These new types of cartridges significantly sped up the rate of loading and firing, while also making the bullets much more water-resistant. Instead of the complex percussion cap method, the metallic cartridges contained a primer, black powder, and bullet all in a single brass cartridge. Firing six bullets had never been easier.
Another quite cool, yet not entirely useful aspect of the Single Action Army was the ability to ‘fan-fire’ the weapon. Again, this is almost certainly something you would have seen in the movies and involved the firer holding down the trigger and repeatedly slapping the top of the hammer to make the gun fire rapidly. It looked great when John Wayne did it, but you’d better make sure you’ve hit your target otherwise you’re going to be scrambling around trying to reload while being chased by the target you probably missed because fan-firing was notoriously inaccurate.
A Gun Through History
This gun and its various model varieties such as the Frontier Six-Shooter, the Colt Bisley and the Buntline Special which came with an enormous 300 mm (12-inch-long) barrel, were a huge success and by 1941, Colt had produced 310,000 of these revolvers.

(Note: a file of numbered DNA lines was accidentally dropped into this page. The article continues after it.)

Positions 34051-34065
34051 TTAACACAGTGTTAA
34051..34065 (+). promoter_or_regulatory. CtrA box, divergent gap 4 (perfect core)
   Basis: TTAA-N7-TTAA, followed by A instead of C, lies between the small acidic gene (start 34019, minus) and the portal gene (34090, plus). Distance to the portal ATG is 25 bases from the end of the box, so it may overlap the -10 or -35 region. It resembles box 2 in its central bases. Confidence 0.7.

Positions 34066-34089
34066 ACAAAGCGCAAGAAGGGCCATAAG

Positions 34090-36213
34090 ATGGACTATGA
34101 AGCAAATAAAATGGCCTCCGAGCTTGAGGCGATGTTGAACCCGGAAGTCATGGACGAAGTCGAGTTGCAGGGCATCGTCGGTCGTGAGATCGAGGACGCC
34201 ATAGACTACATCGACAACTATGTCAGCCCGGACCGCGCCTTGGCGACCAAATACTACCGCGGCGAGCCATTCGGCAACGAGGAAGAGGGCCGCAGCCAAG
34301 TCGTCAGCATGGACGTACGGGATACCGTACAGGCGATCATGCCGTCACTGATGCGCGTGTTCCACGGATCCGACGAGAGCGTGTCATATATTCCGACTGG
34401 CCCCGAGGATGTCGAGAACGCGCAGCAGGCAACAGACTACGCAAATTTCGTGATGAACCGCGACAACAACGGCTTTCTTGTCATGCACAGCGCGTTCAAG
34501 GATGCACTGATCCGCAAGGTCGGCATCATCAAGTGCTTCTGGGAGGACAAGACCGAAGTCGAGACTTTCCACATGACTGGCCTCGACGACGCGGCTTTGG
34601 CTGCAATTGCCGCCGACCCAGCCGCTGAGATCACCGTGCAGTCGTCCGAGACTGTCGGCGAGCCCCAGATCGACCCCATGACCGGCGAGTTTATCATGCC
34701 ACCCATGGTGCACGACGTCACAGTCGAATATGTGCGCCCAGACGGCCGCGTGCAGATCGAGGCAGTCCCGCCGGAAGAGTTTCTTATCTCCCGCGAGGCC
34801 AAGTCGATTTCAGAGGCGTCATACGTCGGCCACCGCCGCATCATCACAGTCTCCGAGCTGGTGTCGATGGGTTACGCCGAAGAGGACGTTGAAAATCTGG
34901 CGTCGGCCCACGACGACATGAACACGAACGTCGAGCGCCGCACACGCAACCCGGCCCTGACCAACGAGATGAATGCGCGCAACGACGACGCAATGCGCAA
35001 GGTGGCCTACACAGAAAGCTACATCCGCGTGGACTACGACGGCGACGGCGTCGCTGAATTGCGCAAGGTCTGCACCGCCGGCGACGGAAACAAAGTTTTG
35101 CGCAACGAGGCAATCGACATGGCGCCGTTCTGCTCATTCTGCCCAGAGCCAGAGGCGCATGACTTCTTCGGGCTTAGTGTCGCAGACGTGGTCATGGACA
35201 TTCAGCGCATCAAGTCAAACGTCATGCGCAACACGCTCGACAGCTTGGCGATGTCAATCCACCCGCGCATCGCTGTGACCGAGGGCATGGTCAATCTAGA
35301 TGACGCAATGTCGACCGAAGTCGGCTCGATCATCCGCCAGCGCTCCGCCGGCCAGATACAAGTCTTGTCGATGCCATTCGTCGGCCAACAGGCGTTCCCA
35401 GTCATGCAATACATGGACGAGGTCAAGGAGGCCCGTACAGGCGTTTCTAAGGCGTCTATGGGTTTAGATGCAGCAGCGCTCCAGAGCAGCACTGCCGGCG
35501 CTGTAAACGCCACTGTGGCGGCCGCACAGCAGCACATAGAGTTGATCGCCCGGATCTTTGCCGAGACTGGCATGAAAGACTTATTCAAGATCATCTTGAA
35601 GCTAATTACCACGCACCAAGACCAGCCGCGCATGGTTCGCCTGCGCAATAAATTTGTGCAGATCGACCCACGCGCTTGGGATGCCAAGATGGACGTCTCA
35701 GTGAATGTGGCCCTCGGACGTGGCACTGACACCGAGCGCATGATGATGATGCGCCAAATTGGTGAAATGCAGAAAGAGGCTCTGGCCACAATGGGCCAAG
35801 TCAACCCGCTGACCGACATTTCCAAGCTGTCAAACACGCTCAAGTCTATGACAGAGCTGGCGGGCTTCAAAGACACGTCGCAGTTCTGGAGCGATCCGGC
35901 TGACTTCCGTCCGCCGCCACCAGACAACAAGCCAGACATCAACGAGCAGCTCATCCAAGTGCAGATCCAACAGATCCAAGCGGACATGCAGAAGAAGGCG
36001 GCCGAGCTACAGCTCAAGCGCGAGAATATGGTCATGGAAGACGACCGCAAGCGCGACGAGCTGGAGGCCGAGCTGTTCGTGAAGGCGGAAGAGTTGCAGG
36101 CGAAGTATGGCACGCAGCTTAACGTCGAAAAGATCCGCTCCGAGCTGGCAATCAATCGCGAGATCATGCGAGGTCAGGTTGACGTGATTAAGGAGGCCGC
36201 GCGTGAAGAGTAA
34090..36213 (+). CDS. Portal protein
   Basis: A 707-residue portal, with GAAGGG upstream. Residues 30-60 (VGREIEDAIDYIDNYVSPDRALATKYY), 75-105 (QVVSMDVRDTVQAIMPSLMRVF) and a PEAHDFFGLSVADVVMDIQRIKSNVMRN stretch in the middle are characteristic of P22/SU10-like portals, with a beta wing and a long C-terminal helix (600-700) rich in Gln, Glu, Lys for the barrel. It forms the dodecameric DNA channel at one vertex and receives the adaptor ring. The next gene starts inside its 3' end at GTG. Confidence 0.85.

The gun was involved in major conflicts that spanned many decades. Custer’s fool-hardy last stand was done so with the weapon by his side, while future President Theodore Roosevelt, who famously led his Rough Riders regiment during the American-Spanish War of 1898 as they stormed the Spanish defences on San Juan Hill in Cuba, also did so with Colt Single Action Army in hand.
In 1881, as gunfire erupted in the town of Tombstone between a group of outlaws and lawmen, including such famed figures as Virgil and Wyatt Earp and Doc Holiday, it was said that every weapon firing that day was a Colt Single Action Army. The gunfight, which has been rather erroneously named the ‘shootout at the OK Corral’, did not, in fact, take place in the Corral at all, but rather next to C. S. Fly’s Photographic Studio on Fremont Street. The fight lasted just thirty seconds and it was said only thirty shots were fired, resulting in the deaths of three of the outlaws.